Dell's acquisition of information technology specialists Perot Systems in a transaction valued at $3.9 billion is a clear signal that the computer hardware giant plans to jump into the healthcare information technology sector with both feet.
The acquisition is expected to make Dell—already a major computer hardware manufacturer—a key player on the software and interactive side for healthcare information technology sector, which is the subject of a $20 billion government-financed incentive program.
"We haven't seen a transaction like this in 10 years, much less the last 18 months," says Mark Reiboldt, vice president of Atlanta-based Coker Capital Advisers. "Dell has had strategic focus on healthcare for a while. They saw the writing on the wall. Everybody was getting in. Their overall strategy in the last two years was to entrench themselves a little deeper in the solutions and services base and not be so reliant on hardware."
Over the past four quarters, Dell and Perot Systems had a combined $16 billion in enterprise-hardware and IT-services revenue, with about $8 billion from enhanced services and support.
Under the agreement, Dell will commence a cash offer to acquire all of the outstanding common stock of Perot Systems for $30 per share. The transaction is expected to close next quarter, pending government review.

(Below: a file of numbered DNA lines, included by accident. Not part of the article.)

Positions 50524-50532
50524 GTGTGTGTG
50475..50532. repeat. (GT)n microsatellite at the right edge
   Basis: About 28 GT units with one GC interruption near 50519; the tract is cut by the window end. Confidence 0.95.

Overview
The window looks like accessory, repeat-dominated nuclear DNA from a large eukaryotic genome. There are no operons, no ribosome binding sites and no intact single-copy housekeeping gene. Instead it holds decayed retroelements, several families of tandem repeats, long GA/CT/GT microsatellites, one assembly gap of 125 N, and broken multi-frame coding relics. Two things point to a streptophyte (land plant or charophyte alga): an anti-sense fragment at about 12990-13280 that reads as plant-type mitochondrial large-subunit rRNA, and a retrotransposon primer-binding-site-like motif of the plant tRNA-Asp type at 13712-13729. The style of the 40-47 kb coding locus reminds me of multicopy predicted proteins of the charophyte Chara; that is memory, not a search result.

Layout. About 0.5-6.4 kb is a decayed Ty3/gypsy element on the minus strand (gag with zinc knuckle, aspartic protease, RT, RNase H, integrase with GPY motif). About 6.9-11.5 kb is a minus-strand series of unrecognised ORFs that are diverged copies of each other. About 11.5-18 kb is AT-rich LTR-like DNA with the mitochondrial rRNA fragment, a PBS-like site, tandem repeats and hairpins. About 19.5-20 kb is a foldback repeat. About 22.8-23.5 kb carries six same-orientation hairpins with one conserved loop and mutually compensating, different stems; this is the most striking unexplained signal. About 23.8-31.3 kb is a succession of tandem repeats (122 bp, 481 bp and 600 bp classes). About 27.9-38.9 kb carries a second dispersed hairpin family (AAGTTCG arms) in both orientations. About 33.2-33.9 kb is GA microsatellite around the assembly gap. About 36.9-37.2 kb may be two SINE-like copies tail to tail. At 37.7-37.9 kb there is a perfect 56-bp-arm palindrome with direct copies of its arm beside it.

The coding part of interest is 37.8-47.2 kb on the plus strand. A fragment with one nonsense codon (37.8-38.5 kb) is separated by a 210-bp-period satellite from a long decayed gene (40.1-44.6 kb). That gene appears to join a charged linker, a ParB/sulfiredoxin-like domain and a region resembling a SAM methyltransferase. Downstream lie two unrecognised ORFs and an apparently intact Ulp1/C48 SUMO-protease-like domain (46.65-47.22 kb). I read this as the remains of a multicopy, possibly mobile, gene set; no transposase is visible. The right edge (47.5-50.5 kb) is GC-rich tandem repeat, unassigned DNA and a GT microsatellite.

When the acquisition is completed, Perot Systems will become Dell's services unit and be led by Peter Altabef, the current Perot CEO. Ross Perot Jr., Perot' chairman, is expected to be appointed to the Dell board.
Reiboldt says he doesn't understand why Dell paid $3.9 billion for Perot, which represents a 68% premium on the value of the stock at the close of business last week. "A lot of people are thinking they paid too much. There could be something we are missing and Perot is a great company, but I'm not sure I see the rationale behind the valuation as it is today," he says.
Reiboldt says he anticipates more mergers and acquisitions in the coming months in the HIT arena as more companies position themselves for the $20 billion government windfall in HIT. "Healthcare as a whole is leading the way in terms of deals coming back into the market. This integration on HIT is coming at all levels. We are seeing a $4 billion Dell-Perot acquisition and we are seeing a lot of middle-market buzz."
"The path now is not going to be the IPO. Acquisitions and consolidation is the name of the game for HIT, particularly when you're talking about the stimulus money out there," Reiboldt says. "Companies' mouths are still watering, trying to wrap their heads around how that is going to play out."